• Robert Bell

Fair Treatment of Existing Customers According to the CMA's Findings


Following the Competition and Markets Authority’s response to the super-complaint submitted by Citizens Advice, the Financial Conduct Authority have published an update which sets out the regulator’s current position on some of the issues highlighted in the response. The super-complaint related to five markets, of which the FCA regulate three; mortgages, cash savings and general insurance. The CMA, however, acknowledges that harm from loyalty penalties is not just confined to the five markets and is likely to be a much wider issue in many other markets, including roadside assistance, other insurance markets, pensions, and other subscription services.

The CMA concluded that in each of the five markets, consumers who were not new customers were likely to be paying a substantial ‘loyalty penalty’, of varying degrees, depending on the market, product and the customer. The extra amount paid by longstanding customers was estimated to be just under £3bn over the six-month period that was investigated. This ‘penalty’ occurs when companies charge more to a long-term customer than to a new customer, meaning that some longstanding customers are unfairly penalised. The CMA found that some, very active, customers were able to get cheap deals, however, some customers do not realise they are paying more, or believe that the effort to switch deals is too high for the savings made, or are under the (false) impression that being a loyal customer will pay off in the long-run.

The CMA particularly highlighted the difficulty that some consumers face in shopping around and switching, which can be difficult, confusing and time consuming, challenges that are further impacted when the customer is vulnerable. That vulnerable customers are often those who can least afford to pay the loyalty penalty is a major factor in the CMAs recommendations, and in the FCA’s ongoing work.

The CMA acknowledge that introductory deals are not necessarily harmful, but problems arise when:

  • Suppliers make it more difficult than it needs to be for customers to exercise choice, and then exploit those who do not switch

  • The price gap is large, with some paying very high prices, or it affects many people

  • It particularly harms those who many be vulnerable such as the elderly, low income households, those with poor mental health

  • It happens in ‘essential’ markets

In response to the CMA’s conclusions, the FCA’s update states that the regulator had already begun work on harm in the three markets identified and is taking forward remedies following its study on the mortgages market, and intends to publish a consultation paper on the cash savings market later in the year. The market study into general insurance pricing practices in home and motor insurance is ongoing and the FCA will publish the interim findings during the summer. In addition, the FCA is working with the CMA and other regulators on the cross-cutting recommendations. As part of this work, the FCA are looking at the identification and fair treatment of vulnerable customers, and on fair pricing in financial services.

So, with an eye to the future, what can the financial services sector expect to see as a result of the findings following the super-complaint? Although the remedies and studies concern the three highlighted markets at the moment, it is possible that the FCA will look to ensure consistency across the sector with any new rules brought in to ensure the fair treatment of customers.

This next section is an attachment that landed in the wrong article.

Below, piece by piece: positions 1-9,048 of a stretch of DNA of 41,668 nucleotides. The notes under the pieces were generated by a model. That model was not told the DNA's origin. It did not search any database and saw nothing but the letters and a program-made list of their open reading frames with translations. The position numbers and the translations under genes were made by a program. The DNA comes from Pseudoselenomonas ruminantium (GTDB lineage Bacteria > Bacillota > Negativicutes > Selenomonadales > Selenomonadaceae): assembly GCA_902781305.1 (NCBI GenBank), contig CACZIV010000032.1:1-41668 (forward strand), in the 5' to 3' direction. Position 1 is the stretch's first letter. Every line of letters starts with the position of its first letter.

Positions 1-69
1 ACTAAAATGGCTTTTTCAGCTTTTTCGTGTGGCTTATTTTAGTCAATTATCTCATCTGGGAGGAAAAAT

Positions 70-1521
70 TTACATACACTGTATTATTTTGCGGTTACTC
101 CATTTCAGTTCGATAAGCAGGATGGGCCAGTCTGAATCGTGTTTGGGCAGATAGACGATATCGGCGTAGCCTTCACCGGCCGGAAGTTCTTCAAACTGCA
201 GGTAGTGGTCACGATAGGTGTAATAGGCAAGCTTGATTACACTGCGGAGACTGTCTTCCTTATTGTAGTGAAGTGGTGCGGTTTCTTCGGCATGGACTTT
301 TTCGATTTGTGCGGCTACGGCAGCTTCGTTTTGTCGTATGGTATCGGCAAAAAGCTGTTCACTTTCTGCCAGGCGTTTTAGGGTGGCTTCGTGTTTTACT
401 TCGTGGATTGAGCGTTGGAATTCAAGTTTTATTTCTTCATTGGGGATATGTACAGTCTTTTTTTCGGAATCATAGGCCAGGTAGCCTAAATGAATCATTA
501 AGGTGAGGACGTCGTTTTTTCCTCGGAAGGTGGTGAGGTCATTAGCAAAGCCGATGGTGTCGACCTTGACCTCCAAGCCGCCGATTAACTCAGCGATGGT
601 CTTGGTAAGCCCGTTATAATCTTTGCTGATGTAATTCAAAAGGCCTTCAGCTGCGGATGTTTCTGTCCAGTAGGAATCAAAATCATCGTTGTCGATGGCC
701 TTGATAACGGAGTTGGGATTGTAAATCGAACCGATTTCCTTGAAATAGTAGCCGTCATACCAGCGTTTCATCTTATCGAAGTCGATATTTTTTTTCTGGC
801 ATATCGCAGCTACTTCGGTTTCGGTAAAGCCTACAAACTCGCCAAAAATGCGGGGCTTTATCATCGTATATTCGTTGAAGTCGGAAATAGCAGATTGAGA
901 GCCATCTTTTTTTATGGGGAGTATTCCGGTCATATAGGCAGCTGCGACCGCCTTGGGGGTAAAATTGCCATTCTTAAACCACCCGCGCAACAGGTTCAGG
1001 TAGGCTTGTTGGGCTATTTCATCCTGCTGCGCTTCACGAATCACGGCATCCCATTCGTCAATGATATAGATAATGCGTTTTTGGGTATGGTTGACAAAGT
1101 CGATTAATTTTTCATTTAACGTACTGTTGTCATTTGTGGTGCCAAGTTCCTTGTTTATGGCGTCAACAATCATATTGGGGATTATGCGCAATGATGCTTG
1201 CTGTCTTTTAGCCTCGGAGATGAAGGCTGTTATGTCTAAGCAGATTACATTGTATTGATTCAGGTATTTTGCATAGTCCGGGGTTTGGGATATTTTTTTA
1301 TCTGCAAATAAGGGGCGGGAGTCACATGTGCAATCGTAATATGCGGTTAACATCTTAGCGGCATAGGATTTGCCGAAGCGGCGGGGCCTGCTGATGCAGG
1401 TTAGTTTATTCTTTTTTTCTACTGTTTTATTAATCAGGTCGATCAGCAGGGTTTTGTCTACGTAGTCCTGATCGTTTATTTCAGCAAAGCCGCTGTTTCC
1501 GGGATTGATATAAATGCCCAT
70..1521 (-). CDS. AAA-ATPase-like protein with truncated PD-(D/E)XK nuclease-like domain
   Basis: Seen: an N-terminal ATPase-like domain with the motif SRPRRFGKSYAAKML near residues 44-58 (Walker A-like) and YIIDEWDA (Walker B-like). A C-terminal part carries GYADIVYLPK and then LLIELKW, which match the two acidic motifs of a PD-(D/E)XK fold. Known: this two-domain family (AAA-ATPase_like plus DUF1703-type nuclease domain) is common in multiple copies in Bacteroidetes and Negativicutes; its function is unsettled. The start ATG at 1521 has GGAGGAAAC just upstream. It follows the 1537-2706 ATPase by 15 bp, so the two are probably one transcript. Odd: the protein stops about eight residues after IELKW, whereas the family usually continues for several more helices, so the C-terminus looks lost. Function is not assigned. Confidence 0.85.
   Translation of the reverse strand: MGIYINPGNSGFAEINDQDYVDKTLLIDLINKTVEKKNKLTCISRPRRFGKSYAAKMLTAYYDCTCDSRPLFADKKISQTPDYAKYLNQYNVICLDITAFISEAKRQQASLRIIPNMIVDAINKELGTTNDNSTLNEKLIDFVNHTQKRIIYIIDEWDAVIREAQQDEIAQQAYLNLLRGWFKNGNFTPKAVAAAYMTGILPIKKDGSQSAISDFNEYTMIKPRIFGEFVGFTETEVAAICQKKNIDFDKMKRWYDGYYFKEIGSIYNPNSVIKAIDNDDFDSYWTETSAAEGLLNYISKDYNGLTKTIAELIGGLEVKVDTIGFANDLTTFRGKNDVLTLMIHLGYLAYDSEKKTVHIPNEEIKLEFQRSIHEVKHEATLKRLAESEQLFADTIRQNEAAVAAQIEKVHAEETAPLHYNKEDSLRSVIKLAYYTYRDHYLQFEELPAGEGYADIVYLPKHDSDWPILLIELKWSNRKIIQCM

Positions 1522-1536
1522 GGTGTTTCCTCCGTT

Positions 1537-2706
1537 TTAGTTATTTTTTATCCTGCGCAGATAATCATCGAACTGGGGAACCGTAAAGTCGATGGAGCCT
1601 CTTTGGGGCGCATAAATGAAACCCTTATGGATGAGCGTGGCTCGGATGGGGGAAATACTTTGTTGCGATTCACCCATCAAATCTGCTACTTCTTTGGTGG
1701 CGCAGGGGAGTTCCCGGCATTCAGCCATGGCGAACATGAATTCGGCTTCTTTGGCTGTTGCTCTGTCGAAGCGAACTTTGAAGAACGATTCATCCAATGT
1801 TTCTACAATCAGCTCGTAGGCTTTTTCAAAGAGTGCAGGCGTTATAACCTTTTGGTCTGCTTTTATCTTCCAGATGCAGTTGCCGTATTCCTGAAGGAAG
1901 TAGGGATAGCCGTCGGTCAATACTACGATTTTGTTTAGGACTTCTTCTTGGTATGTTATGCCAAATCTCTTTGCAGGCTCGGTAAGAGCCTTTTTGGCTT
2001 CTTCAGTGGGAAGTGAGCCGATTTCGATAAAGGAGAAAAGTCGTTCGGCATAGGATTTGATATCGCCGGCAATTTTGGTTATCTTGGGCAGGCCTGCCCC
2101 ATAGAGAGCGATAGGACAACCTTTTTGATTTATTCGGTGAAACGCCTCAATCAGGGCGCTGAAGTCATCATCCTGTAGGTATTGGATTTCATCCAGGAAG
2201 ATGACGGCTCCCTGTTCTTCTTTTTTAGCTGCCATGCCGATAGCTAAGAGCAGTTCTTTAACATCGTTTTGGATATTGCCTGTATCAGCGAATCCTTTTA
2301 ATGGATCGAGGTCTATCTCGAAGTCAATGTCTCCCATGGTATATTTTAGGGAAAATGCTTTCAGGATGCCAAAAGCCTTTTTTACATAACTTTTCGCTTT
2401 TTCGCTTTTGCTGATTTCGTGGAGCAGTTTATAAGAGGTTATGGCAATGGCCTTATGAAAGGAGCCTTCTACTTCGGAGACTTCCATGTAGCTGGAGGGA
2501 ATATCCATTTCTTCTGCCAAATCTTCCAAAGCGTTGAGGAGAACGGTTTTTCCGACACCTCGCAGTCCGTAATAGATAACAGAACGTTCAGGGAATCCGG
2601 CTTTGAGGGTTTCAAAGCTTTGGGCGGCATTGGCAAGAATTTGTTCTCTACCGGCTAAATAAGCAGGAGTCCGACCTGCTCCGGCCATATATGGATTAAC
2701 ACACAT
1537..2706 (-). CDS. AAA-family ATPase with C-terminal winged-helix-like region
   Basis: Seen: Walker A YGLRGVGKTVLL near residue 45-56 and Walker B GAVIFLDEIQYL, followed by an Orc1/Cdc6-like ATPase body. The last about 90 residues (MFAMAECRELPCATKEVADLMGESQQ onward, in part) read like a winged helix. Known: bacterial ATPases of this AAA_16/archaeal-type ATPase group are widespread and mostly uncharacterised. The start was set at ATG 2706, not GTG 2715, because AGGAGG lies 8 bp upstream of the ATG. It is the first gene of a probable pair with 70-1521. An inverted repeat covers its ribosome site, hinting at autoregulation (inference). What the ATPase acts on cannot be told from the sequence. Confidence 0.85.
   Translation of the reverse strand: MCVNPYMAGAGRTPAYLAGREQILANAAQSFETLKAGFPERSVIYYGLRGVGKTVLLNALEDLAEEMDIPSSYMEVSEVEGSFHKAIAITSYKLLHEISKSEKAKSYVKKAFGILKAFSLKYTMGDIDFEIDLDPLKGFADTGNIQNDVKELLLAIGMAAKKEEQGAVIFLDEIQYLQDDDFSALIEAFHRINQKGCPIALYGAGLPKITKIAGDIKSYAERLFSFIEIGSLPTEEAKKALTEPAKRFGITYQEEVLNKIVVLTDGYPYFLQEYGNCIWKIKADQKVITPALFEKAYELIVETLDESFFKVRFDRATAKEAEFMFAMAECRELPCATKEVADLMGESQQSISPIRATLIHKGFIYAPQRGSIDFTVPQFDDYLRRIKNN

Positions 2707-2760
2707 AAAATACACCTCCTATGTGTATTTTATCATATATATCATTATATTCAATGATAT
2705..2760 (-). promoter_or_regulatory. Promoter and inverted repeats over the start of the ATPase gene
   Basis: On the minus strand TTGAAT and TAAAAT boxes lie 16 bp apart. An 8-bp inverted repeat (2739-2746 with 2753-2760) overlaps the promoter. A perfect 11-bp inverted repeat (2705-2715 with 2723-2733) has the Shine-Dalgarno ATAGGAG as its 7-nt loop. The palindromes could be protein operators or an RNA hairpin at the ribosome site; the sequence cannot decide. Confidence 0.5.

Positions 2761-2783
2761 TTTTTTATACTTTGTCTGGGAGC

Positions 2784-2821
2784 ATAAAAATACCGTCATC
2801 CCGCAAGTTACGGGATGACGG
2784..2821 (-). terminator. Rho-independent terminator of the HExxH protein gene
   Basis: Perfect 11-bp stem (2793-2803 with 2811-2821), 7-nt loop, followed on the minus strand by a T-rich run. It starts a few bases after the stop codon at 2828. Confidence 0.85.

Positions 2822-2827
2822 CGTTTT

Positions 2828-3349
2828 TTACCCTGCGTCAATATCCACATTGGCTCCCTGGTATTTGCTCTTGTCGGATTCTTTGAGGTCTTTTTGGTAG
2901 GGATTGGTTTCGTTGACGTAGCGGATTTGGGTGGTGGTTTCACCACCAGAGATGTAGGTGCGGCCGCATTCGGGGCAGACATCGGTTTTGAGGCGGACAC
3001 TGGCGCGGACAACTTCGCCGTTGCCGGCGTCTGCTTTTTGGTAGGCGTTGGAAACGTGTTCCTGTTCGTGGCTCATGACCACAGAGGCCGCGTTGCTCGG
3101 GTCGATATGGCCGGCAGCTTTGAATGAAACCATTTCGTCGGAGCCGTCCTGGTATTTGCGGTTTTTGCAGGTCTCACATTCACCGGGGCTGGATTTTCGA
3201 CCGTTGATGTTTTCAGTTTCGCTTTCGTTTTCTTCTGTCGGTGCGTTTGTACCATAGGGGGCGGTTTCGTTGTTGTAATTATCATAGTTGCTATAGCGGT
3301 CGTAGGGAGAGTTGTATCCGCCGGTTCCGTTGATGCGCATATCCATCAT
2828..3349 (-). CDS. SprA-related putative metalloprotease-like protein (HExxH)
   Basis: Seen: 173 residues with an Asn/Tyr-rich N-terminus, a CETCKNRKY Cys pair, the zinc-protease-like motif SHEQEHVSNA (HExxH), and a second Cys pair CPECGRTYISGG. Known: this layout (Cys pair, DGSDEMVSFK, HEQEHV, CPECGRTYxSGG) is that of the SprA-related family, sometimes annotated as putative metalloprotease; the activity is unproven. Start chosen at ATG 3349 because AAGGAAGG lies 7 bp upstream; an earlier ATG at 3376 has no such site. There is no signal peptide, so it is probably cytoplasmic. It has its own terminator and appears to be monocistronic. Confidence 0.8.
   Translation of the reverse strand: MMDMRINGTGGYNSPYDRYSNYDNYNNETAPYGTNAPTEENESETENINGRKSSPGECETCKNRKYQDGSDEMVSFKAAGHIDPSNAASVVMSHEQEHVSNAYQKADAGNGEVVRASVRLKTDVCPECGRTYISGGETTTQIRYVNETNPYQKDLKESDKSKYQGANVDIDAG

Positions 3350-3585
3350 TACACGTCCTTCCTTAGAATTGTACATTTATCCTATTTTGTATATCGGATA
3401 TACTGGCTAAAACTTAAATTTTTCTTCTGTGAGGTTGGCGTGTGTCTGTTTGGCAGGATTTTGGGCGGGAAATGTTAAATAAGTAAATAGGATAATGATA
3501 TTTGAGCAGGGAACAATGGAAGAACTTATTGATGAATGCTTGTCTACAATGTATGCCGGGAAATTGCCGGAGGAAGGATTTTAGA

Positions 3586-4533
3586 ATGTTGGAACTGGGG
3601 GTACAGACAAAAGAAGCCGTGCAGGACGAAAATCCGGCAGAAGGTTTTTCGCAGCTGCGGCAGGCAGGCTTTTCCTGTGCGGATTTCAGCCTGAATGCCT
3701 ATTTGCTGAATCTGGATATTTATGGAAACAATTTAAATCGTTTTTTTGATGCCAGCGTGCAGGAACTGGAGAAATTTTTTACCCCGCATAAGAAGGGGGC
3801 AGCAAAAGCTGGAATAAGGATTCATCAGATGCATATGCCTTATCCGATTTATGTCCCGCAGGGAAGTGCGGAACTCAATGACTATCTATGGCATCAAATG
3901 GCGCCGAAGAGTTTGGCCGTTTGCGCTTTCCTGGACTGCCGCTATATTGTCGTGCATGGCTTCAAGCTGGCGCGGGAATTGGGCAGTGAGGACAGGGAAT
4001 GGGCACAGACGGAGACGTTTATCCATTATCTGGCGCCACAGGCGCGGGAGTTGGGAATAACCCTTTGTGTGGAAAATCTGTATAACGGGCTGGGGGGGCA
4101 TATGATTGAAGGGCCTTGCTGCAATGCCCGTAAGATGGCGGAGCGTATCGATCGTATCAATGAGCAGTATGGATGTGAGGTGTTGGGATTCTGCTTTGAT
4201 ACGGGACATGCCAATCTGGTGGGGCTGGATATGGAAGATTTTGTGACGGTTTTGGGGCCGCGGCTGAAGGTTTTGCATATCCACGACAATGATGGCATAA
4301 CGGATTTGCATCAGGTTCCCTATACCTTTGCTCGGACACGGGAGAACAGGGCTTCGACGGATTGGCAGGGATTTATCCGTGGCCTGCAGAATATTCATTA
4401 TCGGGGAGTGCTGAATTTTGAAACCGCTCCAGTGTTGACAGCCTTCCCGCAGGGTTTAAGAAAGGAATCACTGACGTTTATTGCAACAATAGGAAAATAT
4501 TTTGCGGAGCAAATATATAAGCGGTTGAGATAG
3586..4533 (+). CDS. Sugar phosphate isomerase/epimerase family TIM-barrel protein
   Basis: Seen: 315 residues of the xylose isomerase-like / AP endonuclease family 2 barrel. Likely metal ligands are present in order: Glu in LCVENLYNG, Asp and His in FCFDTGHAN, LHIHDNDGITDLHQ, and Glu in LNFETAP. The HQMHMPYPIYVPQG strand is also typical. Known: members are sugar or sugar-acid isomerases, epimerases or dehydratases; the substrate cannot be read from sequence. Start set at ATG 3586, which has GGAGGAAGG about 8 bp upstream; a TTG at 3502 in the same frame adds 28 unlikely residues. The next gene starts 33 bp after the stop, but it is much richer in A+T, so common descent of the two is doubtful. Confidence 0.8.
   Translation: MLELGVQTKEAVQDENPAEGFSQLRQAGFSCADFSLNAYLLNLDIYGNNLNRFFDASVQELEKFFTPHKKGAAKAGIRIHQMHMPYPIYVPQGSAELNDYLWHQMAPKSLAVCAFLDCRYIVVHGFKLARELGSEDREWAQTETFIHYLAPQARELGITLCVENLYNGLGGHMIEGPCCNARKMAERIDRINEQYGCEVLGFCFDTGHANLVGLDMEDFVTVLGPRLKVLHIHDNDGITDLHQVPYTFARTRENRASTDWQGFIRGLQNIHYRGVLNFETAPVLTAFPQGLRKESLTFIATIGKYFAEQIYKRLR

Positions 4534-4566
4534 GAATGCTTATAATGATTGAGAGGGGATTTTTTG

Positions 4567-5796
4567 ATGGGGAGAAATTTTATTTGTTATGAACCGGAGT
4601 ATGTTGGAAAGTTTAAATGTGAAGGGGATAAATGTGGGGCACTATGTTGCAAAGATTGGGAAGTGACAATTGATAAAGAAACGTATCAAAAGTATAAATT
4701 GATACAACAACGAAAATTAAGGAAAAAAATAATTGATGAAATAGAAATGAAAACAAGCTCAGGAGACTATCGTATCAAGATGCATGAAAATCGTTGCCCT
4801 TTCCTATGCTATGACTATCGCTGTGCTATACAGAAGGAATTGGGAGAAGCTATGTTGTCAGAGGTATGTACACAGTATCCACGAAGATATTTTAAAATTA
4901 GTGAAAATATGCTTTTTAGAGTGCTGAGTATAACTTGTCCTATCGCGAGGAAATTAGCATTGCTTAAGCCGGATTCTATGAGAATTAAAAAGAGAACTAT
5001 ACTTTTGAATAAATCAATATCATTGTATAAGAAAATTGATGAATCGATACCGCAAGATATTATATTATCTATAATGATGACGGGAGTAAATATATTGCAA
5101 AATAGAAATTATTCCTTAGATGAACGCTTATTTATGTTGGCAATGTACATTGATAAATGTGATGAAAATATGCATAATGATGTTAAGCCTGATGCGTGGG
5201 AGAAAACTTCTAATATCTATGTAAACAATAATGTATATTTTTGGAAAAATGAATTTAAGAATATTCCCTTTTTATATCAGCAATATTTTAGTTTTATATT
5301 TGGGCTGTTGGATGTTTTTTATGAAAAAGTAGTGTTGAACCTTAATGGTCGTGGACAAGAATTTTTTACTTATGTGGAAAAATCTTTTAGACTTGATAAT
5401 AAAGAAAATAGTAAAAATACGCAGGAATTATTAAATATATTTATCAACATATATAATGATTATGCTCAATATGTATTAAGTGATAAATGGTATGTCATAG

The conclusions drew attention to the barriers that some firms put in the way of those customers looking to change or get better deals. Practices such as imposing continual ‘stealth’ price increases or not giving customers enough warning before being rolled over or making it more difficult to leave than to sign up will be scrutinised by the regulators, with the CMA suggesting bolder use of existing enforcement and regulatory powers to tackle these and similar practices. The CMA have also made a recommendation to the government that legislative change may also be needed.

The CMA has also made a recommendation to regulators that they publish metrics on the loyalty penalty for each supplier, in order to hold suppliers to account.

Some of the recommendations are aimed at providing more help to individuals to get better deals, for example, by empowering intermediaries (such as Citizens Advice) to support switching, particularly in the case of vulnerable consumers. Similarly, regulators are being advised to capture and share best practice on ‘nudge’ remedies, which could be rolled out across markets.

Finally, the CMA has made a recommendation to regulators that they consider targeted pricing regulations, such as limiting price differentials, or price caps, alongside other measures where there is clear harm, particularly to protect vulnerable consumers.

There are also a number of market-specific recommendations, such as a requirement to move customers on bundled handset and airtime contracts onto a fairer tariff once their minimum contract period ends, and a recommendation to Ofcom that it considers a number of possible interventions including tackling broadband legacy pricing, and targeted safeguard caps to protect vulnerable consumers.

For the FCA, the major recommendations include support of a ‘Basic Savings Rate’ for the cash savings market, a recommendation that the FCA investigate insurance pricing practices, and consider pricing interventions that limit price walking, and an exploration of how intermediaries can continue to benefit the home insurance market.

#CompetitionandMarketsAuthority #FCA #CMA #vulnerability #vulnerablecustomers

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